Sections of Trump's "beautiful" border wall topple over one day after Trump brags about the project

This is the second time in two months that structural issues with Trump's promised have come to light

By Matthew Rozsa

Staff Writer

Published January 30, 2020 9:36PM (EST)

The border wall falls over in the wind (KYMA)
The border wall falls over in the wind (KYMA)

Viral video footage showed the wind toppling over sections of President Donald Trump's border wall Wednesday, one day after he bragged to a crowd of supporters in New Jersey that "we are now building that beautiful wall."

Mexicali police confirmed that a portion of the wall roughly 130 feet in length fell in Imperial Country, Calif., shortly before 12 p.m. local time. The impacted wall landed on some trees, which stopped it from hitting the ground, according to KYMA/KECY News. Customs and Border Patrol (CBP) Agent Carlos Pitones told CNN that the sections of the wall were recently set in a new concrete foundation in the California community of Calexico. Because the concrete had not yet cured, the wall panels were not able to withstand wind gusts, which reached as high as 37 mph Wednesday.

"We are grateful there was no property damage or injuries," Pitones said.

The CBP also downplayed the significance of the fallen wall, telling USA Today that it was an "uncommon event." 

"The border wall system is imperative to securing the border and is what border patrol agents have asked for and need to maintain operational control of the southern border," it said.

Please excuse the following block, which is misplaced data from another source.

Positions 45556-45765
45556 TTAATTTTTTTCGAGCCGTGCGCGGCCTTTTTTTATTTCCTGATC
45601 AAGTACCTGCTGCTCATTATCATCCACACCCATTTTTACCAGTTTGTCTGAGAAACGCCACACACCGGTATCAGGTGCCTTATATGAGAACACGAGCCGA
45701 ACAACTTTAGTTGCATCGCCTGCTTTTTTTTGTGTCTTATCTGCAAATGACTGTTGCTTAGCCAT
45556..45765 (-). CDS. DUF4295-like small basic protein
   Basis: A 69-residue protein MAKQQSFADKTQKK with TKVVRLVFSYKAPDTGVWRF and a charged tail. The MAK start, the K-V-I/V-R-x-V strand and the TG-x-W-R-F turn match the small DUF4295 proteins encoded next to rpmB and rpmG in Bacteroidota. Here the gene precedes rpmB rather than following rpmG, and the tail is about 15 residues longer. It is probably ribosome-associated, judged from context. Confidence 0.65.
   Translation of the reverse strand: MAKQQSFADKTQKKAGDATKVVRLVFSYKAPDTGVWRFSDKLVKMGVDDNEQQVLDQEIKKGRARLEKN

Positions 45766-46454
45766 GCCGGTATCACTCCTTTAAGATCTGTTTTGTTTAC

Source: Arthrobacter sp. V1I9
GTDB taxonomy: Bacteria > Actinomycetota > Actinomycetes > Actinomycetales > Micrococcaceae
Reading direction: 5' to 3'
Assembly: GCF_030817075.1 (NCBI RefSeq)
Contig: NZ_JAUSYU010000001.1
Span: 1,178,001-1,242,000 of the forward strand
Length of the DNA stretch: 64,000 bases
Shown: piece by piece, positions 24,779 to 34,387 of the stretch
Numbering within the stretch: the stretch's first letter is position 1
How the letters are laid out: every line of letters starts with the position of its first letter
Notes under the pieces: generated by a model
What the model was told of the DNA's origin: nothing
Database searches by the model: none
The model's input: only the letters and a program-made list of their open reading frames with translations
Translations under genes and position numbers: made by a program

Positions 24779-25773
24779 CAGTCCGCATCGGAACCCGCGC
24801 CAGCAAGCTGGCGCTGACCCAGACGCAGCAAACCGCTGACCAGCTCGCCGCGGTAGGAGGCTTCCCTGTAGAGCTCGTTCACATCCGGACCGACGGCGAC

When Trump announced his 2016 presidential campaign, he promised to build "a great great wall on our southern border" and to "have Mexico pay for that wall." Since that time, he has been unable to get Mexico to do so. Trump has also had to pare down expectations for his wall, from promising to build a wall along the entire 1,954 mile U.S.-Mexico border to only 450 miles of barriers. As of earlier this month, the administration had just managed to reach the 100-mile mark in border wall construction.

Some of Trump's critics took to Twitter to ridicule the fact that part of the wall had fallen.

"A piece of the border wall toppled over on Mexican side. I guess Mexicans wanted their property back. They paid for it, after all," "View" co-host Ana Navarro-Cárdenas tweeted.

Billionaire philanthropist Tom Steyer, who is running for the 2020 Democratic presidential nomination, tweeted a Trump quote in ironic juxtaposition to the wall toppling: "I own buildings. I'm a builder; I know how to build. Nobody can build like I can build. Nobody. And the builders in New York will tell you that. I build the best product."

Actor George Takei tweeted, "And the hits just keep coming, eh, Donald?" Actress Alyssa Milano posted a similar tweet, writing that "this is not an Onion headline. Trump border wall between US and Mexico blows over in high winds."

This is not the first time that structural problems with Trump's wall have come to light. In November, it was revealed that a reciprocating saw, a popular cordless power tool which can be purchased in many appliance stores, can be used to cut through the steel-and-concrete bollards that comprise the border wall in minutes. 

By Matthew Rozsa

Matthew Rozsa is a staff writer at Salon. He received a Master's Degree in History from Rutgers-Newark in 2012 and was awarded a science journalism fellowship from the Metcalf Institute in 2022.

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